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TEENS TALK ABOUT DRINKING

 

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Secret life
Where they drink, when they drink, and how they conceal it -- teens talk to us about their world of alcohol



For many local teens, to drink or not to drink isn't the question.

When and where is.

Often and any place seems to be the answer.

They drink in vacant lots. They drink in homes. They drink in school. Night or day, it doesn't matter.

Older friends and siblings get the booze for them. So do strangers. Parents, too. A fake identification -- easily obtained here, they say -- will allow them to get it for themselves. So will unethical store clerks.

Twenty-three students from Kendrick, Spencer, Carver, Shaw and Hardaway high schools in Columbus and Central in Phenix City met at the Columbus Library recently to discuss teens and alcohol.

They will not be identified.

Who drinks

"It's not a stereotype anymore," said one student. "It's no one clique. It's, like, everybody."

Many agreed.

But another said that athletes are the worst offenders and at his school they'll "try to pressure the others into drinking."

It's the way to fit in when students can't in other ways, several remark.

Some will end up drinking alcohol or taking drugs against their will. "One time at a party," said a student, "people were drinking punch and didn't know someone had spiked it with liquid Ecstasy."

What they drink

Three drinks seem to be the most popular with teens.

Beer tops the list, and Budweiser seems to be the brand most prefer.

Close behind is Smirnoff Ice, a beer alternative with a malt base. It has a sweet, fruity taste and carries a big kick. It was agreed that this is the drink that most of the girls prefer.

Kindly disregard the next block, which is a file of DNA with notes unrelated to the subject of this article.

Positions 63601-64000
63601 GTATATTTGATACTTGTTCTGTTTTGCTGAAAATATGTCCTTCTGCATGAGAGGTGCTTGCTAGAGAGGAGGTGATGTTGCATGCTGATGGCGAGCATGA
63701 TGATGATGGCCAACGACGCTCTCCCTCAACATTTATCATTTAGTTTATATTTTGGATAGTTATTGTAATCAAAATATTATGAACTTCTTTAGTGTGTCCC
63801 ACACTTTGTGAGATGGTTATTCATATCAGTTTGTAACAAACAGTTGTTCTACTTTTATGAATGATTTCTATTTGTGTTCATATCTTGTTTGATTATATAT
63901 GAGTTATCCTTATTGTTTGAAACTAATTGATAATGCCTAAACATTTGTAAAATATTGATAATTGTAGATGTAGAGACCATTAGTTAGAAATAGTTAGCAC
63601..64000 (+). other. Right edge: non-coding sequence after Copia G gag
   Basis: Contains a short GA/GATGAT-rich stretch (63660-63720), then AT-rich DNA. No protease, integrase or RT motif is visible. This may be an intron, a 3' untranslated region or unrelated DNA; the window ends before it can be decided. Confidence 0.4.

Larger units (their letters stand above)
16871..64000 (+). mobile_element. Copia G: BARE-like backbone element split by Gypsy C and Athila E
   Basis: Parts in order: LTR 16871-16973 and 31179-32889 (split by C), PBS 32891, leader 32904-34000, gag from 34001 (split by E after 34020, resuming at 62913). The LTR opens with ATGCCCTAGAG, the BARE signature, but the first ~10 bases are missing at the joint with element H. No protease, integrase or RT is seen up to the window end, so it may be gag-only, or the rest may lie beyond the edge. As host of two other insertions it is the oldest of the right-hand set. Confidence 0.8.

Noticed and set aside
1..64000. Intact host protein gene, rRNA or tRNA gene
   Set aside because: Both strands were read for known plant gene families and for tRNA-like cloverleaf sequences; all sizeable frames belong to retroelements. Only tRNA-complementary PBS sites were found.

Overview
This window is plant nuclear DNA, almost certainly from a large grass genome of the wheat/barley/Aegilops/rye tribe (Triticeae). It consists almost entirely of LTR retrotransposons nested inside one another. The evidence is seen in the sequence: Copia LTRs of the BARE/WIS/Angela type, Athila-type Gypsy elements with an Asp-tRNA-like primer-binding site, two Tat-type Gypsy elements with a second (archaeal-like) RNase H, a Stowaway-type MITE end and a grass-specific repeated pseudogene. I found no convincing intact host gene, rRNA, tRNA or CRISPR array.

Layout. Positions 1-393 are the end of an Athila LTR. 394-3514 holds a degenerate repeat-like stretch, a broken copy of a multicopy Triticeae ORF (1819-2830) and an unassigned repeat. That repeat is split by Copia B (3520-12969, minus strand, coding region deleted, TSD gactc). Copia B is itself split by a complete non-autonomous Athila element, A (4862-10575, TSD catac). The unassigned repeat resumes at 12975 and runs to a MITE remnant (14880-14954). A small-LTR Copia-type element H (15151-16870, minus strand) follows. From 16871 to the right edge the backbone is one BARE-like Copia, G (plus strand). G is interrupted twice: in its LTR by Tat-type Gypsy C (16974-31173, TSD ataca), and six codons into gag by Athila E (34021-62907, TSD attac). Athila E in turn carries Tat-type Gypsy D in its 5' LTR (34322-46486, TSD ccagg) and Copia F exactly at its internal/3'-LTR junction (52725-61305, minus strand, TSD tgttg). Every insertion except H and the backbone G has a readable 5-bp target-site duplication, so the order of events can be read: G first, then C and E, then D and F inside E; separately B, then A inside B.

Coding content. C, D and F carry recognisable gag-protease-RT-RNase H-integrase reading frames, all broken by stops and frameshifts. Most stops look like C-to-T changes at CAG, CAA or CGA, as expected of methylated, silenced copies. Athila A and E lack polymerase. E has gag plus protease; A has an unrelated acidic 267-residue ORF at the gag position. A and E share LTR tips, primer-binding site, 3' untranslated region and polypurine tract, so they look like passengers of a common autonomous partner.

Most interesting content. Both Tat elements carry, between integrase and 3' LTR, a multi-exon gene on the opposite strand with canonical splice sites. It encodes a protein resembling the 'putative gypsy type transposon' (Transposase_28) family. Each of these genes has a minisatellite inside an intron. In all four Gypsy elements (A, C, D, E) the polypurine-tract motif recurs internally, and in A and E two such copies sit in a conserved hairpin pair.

The third beverage of choice is vodka. It mixes well with other drinks and there's not much odor on the breath.

"It's really not so much a specific flavor as why teens drink," a student said. "It's just because it's alcohol. It's just fun."

When they drink

"There's usually a lot of drinking after a big ball game," said one student, "especially the players and cheerleaders."

Other big events such as proms and graduation were also mentioned.

But students don't need a special occasion to imbibe.

"Usually it's when there's a group," said one student. "It's rare that there's much drinking when you're on a one-on-one date."

Others nodded in agreement.

And they also agreed that groups of girls drink every bit as much as groups of boys, if not more.

"That's for sure," said one girl.

The weekends used to be for drinking but the teens said it now happens every night of the week, with hungover students bragging about their exploits the next day.

"There are some who even drink in school," said one student. "They put whiskey in a water bottle. Nobody knows."

Where they drink

Many find a vacant lot to do their drinking. A Ledger-Enquirer reporter encountered 150 cars -- driven by and carrying mostly teens -- at Britt David Park on a recent Friday night. Many were drinking alcohol.

Teens in Harris County have been known to drink at night in fields and woods.

Others do their drinking under the lights. "Students go to Sonic and put alcohol into the Slushees they buy," said one student. "Others get a cup of ice there and pour beer into it."

There are also house parties when parents are away. Parents are in denial, they say, and are sure children don't drink.

"Liquor cabinets aren't as guarded as they used to be," said a student.